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Teaching House Nomads Blog | November 16, 2018

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5 Transferrable Skills from Teaching English Abroad

5 Transferrable Skills from Teaching English Abroad
Amy Butler
  • On June 18, 2018
  • http://www.thewayfarersbook.com

When you take the CELTA, you may think that you’re learning how to be a good English teacher — or how to explain grammar or have energy in front of a class when you stayed up half the night working on an assignment. And yes, all that is true. But on the CELTA, and as you develop as a teacher, you’re also picking up valuable transferrable skills. These hidden talents can be a great boost as you search for new jobs. As you continue your career, whether you’re moving from one teaching job to another or changing professions entirely, seize the opportunity to showcase all those transferrable skills you’ve learned from teaching English abroad!

Leadership

Leadership skills are necessary when you’re in front of a class.

As a teacher, you pick up so many leadership skills. Your classroom is a team, and you’re the one responsible for managing it. From day one, you’re recognizing needs and making plans to respond to them. You develop a knack for giving constructive feedback while still motivating your students to push ahead. You have to make judgments on when to guide the group and when to step back and let them take control. And you do this all without supervision.

Not only that, but you’re also the primary team-builder in your classroom. As teachers become more focused on communicative methodologies and developing learner autonomy, the power balance in the classroom shifts. As the leader of the democracy, you learn how to cultivate interpersonal relationships and how to match students to accomplish their goals – no easy task!

Communication Skills

It might seem a given that an English teacher would have good communication skills, but it’s worthwhile to illustrate to an interviewer what that means practically. You are constantly listening to your students, both to their stated goals and the subtext – for example, what it really means to help a student who says they want to ‘speak fluently.’ If you are in tune with your students, their success and motivation will skyrocket.

And of course, you will have experienced the reverse role. Potential employers are always interested in how their staff will take feedback. CELTA-qualified teachers will have extensive experience in both receiving feedback and giving it to their peers. This only increases when you join the workforce, where teacher observations are a regular occurrence. It can put an employer at ease to know that his employee is accustomed to handling feedback with grace and open-mindedness.

Flexibility

Teaching children develops many transferrable skills.

A useful skill in any industry is flexibility and a level-headedness in dealing with changes big and small. As a professional in a constantly evolving industry, you have to implement new research and methodologies as they emerge. All the internal training sessions, external conferences, and ideas from your personal development network shows that you are able to adapt to new ideas and policies, dealing with macro changes that can have a foundational effect on your work.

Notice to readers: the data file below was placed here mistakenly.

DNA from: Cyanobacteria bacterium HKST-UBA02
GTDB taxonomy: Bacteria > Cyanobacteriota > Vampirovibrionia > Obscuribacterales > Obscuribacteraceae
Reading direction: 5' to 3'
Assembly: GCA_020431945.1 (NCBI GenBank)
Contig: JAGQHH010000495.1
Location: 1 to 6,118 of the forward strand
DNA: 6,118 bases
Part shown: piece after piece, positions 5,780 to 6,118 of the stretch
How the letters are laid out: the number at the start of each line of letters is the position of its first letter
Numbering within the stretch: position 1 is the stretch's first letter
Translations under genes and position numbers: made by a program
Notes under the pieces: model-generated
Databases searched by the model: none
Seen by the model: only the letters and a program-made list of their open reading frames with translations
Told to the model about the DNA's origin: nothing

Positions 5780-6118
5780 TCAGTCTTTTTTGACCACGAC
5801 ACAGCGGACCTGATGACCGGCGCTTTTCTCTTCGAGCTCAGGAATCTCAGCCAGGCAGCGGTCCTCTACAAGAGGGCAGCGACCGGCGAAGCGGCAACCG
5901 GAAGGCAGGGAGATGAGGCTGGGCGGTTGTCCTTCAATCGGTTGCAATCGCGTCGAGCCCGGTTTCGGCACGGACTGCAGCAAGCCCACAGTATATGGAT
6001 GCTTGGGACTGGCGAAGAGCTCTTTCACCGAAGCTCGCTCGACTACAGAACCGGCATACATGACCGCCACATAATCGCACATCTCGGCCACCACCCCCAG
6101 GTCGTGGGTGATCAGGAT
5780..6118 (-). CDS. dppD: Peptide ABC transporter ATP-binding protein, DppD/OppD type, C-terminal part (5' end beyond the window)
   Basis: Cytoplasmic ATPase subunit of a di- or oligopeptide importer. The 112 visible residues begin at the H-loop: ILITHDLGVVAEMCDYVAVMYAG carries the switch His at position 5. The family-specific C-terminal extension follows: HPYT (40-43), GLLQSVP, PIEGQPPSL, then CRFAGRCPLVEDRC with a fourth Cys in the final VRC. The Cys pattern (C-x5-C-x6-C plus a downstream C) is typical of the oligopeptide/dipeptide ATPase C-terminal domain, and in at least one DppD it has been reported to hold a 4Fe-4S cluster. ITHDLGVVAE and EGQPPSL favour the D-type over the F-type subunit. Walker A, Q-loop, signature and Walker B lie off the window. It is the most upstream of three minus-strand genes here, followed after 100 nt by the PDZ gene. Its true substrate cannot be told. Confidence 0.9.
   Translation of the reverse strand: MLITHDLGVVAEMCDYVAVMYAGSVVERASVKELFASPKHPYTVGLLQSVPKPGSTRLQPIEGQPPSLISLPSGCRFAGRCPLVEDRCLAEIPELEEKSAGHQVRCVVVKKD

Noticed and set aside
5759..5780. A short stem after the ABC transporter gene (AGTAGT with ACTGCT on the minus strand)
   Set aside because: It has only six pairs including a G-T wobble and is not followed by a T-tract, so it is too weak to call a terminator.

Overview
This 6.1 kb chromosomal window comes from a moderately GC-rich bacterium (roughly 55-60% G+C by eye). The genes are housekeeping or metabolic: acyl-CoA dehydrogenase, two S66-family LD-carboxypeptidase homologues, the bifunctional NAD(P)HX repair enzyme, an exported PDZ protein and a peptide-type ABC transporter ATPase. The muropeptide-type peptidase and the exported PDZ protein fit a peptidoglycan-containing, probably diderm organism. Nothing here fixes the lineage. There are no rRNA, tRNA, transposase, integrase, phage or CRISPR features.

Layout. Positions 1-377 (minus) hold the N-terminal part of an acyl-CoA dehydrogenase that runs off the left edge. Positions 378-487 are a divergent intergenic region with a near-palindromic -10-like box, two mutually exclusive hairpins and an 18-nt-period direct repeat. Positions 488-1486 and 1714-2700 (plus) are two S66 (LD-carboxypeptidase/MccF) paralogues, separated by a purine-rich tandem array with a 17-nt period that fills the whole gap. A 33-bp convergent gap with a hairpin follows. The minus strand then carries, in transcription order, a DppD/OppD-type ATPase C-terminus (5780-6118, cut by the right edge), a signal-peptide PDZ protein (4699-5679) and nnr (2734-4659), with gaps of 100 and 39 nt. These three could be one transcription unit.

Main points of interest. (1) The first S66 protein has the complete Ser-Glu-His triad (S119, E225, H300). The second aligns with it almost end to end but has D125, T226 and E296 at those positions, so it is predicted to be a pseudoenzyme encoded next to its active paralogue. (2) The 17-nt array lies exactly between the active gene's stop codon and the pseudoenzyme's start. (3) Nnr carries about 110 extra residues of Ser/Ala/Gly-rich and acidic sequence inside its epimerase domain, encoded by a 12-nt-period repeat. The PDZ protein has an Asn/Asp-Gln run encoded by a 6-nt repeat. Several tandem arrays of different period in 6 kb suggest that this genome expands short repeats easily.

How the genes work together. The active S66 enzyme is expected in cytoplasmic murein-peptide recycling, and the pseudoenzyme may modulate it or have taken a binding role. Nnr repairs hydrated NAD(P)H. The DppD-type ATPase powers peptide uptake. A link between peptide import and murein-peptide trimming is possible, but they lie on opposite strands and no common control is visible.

In a more pragmatic way, having to deal with challenges in the classroom and make on-the-spot decisions demonstrates that you can keep your cool when faced with hiccups in the plan. The speakers aren’t working on a day you’ve planned a listening lesson? Here’s Plan B. A one-to-one student suddenly changes their goals – and your whole curriculum? No problem. Your director of studies asks you to fill in for a sick colleague? Easy. Being able to play dodge ball with life’s unexpected problems is a bonus in any job.

Problem-Solving

Demonstrate your ability to reflect and problem solve in the short and long term.

Recruiters want to know that new hires are flexible with decisions out of their control, yes, but they also want to make sure that they can figure out how to fix problems on their own. Of course this happens every day in the classroom, when students take your lesson down a different path or an unexpected problem emerges (technical difficulties plague us all).

But problem solving isn’t just about making split-second decisions. Teachers have the chance to reflect on their lessons, what worked and what didn’t, and make changes for the next time they teach that lesson – or even those students. Being reflective is a skill that not everyone has these days, and mindfulness is a buzzword that can give your application a boost.

Initiative

An emphasis on professional development will impress any future employer.

Want to really show off to a recruiter? Tell them how you’ve gone above and beyond in your career. Whether it’s stepping up to run new programs at your school or presenting at an external conference, you can show potential employers that you take your work seriously by describing how you’ve advanced your career through professional development.

Teachers are a special group of people – they put in extra at their jobs not because they feel obliged to, but because they want to. That sort of drive will catch the attention of anyone looking to expand their team!

What other skills have you picked up from teaching English abroad? Are there any others that you would add to our list?

Amy Butler

Amy Butler

Amy snagged a CELTA from Teaching House New York in 2013 and since then has taught on three continents (and counting). Having a CELTA has made her dream of moving abroad possible, and currently she is slow-traveling through Europe. She loves getting to know students, wandering around cities, and trying to find the world’s best donut. You can check out her travel adventures and mishaps at The Wayfarer’s Book.
Amy Butler

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